Okay, so the Cowboys didn't get who they wanted, but got two All Pros in return. I think I may learn to live with that.

But if they didn't get who they wanted, does that mean that they'll try to pick up this year where they left off last year?


1st-round pick: We've already established that they were looking to add either an interior pass rusher (Donald) or a linebacker (Barr, Shazier) with their first pick.

Stephen Jones, speaking on 105.3 The Fan recently, acknowledged that a pass rusher is "absolutely" a priority in the off-season. More than that: The Cowboys plan on chipping away at that defensive line the way they chipped away at that offensive line. I think it's safe to assume that the Cowboys will be looking hard at pass rushers this year, but what about linebacker?

Rolando McClain, once signed to a contract extension, will be part of the answer to that question, but will the Cowboys be able to pass up one of the premier linebackers should they fall to them in the first round, and could a guy like Shaq Thompson be this year's Ryan Shazier?

2nd-round pick: The Cowboys moved up to grab DeMarcus Lawrence and filled a big need in the process. During a call with season ticket holders after the draft, Stephen Jones indicated that they'd probably have taken DE Kony Ealy if they had stayed put.

"I would say that Ealy was probably our next pick," Jones said. "Sometimes what you read isn’t always true in terms of the Jernigans of the world and people like that. We really didn’t have him in that mix."

One interesting thing about how the draft developed is that the Cowboys did not address a position that many observers thought was a position of need until very late in the draft: safety. Two thoughts led the Cowboys to that decision.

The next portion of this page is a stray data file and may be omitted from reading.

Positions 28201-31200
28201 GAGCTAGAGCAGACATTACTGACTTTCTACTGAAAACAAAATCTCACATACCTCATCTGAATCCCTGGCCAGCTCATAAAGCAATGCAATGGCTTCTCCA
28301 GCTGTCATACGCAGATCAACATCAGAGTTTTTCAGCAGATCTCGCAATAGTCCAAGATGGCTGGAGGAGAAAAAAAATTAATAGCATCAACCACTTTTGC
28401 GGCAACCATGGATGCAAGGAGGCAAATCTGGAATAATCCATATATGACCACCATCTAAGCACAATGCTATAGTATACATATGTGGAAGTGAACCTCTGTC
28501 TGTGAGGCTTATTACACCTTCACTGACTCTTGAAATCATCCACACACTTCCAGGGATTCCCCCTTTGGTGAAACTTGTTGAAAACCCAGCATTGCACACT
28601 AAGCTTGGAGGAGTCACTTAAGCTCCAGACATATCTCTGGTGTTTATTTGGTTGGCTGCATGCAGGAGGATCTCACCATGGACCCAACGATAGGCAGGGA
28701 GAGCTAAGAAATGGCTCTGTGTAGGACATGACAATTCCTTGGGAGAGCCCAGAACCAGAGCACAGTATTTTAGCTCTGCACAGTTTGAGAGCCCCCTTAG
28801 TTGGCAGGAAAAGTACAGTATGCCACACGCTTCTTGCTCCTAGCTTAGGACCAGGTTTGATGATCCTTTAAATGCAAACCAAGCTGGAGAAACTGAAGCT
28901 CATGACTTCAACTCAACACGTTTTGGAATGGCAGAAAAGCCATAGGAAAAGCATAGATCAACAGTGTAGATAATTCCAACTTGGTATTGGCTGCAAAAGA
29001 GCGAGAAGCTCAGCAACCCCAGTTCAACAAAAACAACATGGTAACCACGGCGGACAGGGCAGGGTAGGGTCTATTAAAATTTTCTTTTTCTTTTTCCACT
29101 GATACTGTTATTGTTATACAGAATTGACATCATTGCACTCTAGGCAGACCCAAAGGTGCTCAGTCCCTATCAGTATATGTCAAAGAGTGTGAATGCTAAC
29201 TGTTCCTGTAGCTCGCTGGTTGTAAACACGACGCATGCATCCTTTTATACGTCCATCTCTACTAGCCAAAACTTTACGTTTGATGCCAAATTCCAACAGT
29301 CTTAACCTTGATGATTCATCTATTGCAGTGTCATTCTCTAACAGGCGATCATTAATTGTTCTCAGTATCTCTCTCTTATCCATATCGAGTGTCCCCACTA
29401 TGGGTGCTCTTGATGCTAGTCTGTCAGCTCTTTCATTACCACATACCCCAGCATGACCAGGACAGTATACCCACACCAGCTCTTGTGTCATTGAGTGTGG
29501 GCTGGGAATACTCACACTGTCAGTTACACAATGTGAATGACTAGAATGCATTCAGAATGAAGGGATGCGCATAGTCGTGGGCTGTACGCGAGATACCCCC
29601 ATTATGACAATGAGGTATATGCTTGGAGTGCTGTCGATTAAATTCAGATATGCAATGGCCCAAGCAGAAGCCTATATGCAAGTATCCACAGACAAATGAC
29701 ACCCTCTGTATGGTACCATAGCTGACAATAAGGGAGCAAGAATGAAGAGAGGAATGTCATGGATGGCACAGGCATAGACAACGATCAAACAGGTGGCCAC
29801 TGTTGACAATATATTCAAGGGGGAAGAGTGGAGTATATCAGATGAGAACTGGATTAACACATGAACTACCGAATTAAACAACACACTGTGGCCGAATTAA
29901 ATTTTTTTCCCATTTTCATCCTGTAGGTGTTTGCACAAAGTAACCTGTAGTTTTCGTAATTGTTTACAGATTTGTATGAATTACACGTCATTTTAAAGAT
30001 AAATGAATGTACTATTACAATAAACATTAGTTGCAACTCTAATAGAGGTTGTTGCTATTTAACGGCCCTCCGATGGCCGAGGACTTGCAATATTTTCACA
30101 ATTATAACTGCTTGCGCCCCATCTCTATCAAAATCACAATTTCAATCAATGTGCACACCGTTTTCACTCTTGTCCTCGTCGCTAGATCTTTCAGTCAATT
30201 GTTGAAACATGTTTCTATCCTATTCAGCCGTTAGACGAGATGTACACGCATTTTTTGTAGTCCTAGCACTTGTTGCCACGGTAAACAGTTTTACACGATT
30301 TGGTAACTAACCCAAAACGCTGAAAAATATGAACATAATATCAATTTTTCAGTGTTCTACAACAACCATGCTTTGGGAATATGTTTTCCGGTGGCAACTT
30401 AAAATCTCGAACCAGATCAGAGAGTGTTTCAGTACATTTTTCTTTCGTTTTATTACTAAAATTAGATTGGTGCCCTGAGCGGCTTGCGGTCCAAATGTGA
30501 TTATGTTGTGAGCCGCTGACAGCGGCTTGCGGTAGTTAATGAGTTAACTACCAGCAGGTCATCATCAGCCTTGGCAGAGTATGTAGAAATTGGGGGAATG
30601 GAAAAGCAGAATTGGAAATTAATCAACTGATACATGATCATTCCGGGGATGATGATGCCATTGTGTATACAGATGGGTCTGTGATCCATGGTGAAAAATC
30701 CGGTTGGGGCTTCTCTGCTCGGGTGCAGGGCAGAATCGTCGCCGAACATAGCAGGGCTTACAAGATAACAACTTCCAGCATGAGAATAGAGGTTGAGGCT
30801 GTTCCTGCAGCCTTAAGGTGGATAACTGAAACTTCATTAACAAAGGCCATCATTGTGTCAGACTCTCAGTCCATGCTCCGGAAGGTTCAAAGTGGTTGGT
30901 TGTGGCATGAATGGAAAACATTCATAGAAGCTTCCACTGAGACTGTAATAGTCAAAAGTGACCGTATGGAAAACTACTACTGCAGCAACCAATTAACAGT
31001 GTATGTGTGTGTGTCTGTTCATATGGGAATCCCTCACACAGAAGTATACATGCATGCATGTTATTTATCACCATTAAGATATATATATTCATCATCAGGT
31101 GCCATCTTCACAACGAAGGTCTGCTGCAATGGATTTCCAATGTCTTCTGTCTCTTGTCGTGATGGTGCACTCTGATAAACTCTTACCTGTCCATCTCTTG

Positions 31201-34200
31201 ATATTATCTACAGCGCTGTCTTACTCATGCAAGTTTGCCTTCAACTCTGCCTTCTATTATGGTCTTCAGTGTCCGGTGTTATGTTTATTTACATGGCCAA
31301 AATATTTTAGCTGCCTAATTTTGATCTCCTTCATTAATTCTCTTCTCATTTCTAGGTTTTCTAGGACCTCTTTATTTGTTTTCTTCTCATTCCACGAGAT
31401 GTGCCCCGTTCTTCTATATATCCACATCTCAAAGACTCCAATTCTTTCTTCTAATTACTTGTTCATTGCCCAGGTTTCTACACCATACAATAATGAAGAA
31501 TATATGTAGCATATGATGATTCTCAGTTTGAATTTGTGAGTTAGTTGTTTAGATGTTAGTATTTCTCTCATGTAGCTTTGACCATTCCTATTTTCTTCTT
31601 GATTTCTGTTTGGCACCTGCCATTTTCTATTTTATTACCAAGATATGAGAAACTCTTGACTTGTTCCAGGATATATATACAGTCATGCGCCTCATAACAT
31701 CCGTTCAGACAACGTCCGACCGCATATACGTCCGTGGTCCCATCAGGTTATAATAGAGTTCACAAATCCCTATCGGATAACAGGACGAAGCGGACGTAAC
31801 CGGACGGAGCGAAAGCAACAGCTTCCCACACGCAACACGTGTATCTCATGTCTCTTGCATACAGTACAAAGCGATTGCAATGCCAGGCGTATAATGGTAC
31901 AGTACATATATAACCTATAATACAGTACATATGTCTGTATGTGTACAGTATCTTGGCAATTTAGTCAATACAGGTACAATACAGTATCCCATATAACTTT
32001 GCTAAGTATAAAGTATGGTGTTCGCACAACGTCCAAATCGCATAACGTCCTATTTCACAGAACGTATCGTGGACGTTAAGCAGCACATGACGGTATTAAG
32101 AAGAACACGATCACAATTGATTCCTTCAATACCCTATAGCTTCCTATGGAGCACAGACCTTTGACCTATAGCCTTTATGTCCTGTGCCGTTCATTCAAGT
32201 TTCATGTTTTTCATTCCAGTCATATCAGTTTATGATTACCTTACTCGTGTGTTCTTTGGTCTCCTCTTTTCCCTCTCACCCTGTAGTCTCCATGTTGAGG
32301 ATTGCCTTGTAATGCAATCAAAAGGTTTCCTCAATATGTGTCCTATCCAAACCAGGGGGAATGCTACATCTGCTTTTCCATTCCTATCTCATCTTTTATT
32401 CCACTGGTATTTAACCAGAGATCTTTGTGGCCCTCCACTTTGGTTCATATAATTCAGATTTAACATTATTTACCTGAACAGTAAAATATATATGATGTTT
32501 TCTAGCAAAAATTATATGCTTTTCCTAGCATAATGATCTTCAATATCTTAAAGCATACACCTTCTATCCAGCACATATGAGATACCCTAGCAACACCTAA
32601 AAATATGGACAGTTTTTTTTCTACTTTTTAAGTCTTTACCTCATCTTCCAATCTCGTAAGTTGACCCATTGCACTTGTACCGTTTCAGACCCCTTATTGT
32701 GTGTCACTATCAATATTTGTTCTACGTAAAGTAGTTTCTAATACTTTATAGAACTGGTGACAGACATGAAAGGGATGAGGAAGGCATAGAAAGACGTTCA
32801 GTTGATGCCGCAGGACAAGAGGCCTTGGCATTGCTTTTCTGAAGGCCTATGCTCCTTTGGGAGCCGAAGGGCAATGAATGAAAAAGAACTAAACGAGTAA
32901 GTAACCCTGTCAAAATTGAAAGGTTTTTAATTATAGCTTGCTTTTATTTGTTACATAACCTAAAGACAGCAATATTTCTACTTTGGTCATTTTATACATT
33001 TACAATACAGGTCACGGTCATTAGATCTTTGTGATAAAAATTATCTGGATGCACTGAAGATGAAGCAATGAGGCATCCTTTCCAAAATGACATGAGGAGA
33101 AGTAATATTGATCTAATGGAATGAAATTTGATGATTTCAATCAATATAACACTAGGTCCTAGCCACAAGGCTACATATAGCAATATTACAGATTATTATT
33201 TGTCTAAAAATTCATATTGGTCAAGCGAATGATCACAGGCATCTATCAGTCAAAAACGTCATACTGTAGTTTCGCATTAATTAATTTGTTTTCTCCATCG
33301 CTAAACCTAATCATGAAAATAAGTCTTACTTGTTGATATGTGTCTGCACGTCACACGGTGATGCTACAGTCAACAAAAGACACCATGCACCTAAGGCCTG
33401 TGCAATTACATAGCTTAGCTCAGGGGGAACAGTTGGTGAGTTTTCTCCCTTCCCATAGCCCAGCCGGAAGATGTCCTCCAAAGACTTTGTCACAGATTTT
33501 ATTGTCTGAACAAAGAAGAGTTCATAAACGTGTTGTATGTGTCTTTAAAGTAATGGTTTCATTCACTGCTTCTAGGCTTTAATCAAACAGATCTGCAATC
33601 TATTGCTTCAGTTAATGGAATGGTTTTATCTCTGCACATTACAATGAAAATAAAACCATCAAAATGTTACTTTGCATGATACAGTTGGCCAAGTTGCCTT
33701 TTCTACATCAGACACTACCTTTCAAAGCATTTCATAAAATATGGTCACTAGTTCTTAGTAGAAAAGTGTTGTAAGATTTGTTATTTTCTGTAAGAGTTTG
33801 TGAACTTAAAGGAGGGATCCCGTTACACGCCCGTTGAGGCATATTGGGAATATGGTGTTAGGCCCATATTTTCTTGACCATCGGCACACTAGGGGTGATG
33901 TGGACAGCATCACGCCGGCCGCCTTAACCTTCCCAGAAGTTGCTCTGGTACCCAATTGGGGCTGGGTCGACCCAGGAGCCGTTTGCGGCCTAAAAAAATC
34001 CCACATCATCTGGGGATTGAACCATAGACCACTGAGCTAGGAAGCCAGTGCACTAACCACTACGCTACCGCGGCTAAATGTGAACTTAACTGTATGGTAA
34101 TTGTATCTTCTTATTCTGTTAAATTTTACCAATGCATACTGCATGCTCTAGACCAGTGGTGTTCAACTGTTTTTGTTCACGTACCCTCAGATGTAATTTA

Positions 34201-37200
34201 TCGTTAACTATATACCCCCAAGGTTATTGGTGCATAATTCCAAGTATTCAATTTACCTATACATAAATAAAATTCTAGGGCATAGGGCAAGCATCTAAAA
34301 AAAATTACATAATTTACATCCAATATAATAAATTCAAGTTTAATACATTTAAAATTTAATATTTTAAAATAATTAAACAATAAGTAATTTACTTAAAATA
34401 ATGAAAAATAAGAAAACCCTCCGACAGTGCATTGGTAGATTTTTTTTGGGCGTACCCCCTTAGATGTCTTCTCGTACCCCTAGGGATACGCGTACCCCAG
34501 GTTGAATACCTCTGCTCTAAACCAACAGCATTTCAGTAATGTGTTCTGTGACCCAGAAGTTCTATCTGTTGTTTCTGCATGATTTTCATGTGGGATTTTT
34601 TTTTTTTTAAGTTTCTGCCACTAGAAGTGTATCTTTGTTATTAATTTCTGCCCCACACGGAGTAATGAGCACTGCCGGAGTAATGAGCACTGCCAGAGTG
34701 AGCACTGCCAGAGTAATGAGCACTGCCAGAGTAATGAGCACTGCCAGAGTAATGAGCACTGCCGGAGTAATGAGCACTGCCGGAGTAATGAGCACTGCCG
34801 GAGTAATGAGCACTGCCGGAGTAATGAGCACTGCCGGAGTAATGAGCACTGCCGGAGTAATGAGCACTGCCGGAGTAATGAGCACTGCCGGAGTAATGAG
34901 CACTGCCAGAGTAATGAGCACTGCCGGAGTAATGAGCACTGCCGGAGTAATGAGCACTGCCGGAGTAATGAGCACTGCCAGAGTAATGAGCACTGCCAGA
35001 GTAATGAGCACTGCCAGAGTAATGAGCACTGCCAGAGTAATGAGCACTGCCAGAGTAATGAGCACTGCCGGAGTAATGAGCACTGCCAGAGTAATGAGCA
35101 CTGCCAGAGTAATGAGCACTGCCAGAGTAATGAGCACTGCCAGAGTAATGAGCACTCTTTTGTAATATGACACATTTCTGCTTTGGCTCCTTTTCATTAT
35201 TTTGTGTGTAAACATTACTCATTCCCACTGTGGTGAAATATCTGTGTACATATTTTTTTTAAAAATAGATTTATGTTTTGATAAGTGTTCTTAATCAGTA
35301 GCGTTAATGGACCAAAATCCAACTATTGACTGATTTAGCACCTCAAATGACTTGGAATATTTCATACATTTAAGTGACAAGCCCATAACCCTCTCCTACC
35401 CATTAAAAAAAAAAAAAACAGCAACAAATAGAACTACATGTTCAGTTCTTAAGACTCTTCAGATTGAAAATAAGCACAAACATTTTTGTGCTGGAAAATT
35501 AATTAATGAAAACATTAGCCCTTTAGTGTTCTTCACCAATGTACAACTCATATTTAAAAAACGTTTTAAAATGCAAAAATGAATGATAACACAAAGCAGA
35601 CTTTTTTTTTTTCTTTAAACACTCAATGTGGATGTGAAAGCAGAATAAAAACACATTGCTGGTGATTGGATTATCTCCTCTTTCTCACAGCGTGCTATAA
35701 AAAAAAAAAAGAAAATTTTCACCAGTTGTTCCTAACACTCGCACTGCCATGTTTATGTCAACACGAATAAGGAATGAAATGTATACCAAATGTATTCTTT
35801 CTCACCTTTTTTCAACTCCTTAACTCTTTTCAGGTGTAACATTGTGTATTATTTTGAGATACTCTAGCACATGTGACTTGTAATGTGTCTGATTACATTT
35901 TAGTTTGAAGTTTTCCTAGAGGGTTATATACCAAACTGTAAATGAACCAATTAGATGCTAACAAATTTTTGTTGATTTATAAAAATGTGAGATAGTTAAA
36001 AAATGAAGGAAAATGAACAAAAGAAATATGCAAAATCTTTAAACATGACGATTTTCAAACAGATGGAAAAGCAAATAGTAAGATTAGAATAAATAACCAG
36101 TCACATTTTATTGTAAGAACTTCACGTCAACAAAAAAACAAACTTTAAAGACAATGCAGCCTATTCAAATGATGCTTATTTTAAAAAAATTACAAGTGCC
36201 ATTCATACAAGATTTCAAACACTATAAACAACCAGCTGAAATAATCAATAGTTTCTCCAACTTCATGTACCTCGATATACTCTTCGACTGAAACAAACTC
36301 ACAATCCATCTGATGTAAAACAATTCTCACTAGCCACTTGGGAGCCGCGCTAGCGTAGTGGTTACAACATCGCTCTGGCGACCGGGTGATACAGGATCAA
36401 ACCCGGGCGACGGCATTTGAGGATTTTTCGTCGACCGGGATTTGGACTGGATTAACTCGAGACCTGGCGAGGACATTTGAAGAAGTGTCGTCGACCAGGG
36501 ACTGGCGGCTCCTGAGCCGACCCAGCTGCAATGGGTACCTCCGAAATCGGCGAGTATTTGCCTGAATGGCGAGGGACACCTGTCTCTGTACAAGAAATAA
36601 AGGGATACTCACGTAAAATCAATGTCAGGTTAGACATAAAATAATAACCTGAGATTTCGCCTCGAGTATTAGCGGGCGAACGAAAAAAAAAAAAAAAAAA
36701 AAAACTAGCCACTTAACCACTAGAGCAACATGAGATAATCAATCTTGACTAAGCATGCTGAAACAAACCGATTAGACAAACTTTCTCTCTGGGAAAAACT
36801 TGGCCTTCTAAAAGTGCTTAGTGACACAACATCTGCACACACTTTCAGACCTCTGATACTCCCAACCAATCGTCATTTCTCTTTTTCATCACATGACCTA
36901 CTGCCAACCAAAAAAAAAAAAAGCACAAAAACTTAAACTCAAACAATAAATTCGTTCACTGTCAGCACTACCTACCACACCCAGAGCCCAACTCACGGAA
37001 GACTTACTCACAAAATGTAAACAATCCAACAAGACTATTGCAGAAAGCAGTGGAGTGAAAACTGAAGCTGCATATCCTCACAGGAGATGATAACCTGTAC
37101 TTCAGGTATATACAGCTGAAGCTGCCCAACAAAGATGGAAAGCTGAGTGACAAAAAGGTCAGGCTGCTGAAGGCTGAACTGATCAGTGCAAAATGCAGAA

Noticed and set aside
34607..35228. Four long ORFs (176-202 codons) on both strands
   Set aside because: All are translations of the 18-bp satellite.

One: Jerry Jones said that they didn't need to draft a safety high because at the time they still considered Matt Johnson "the equivalent to one of those draft picks up there."

Two: After the top safeties in the draft had been taken, the Cowboys didn't think picking another safety would be an upgrade for the team.

"After that we kind of felt like we were getting a lot of what we had," Stephen Jones added. "We like J.J. and we like [Barry] Church. We like [Jeff] Heath. We’ll just see how these guys play out. We got a little bit on the come on Jakar [Hamilton] obviously, and see what Matt Johnson does.

"I feel pretty comfortable there. More comfortable than probably people from the outside looking in."

Hamilton played a grand total of three snaps (one on defense, two on special teams) after sitting out the first four games due to a suspension, and Matt Johnson was released. I doubt either player features prominently in the Cowboys' plans, which should make the Cowboys feel a lot less comfortable at safety than they did in May last year.

If there is a safety within reach of their second pick that would upgrade the position, the Cowboys might be hard pressed not to pull the trigger.

3rd-round pick: The Cowboys traded away their third-round pick to move up for DeMarcus Lawrence, but Stephen Jones indicated the Cowboys would have taken a guard despite picking Zack Martin earlier.

"We gave up, probably, what would have been a starting-type player … we probably would have ended up, believe it or not, picking another guard there. There was a guard where we were going to pick there, Trai Turner from LSU, that we liked a lot," Jones said.

The willingness to invest their third pick in another guard may or may not have been connected with Ronald Leary's latent knee condition, but the fact that the Cowboys were willing to do it suggests the position remains a need.

In terms of unfinished business from last year's draft, that gives us four positions that the Cowboys could still address with priority this year: An interior pass rusher, a linebacker, a quality safety, and a guard. Of course, the Cowboys can also address some of these positions via free agency, perhaps even by signing some of their own guys, so these may not be the exact priorities during the draft.

But we've seen what has happened with the Cowboys' priorities in the last two drafts, so while many observers and fans are demanding that the Cowboys use their top two (and preferably three) picks on defensive ends and cornerbacks, don't be surprised if things turn out differently. And if that yields another All Pro, so much the better.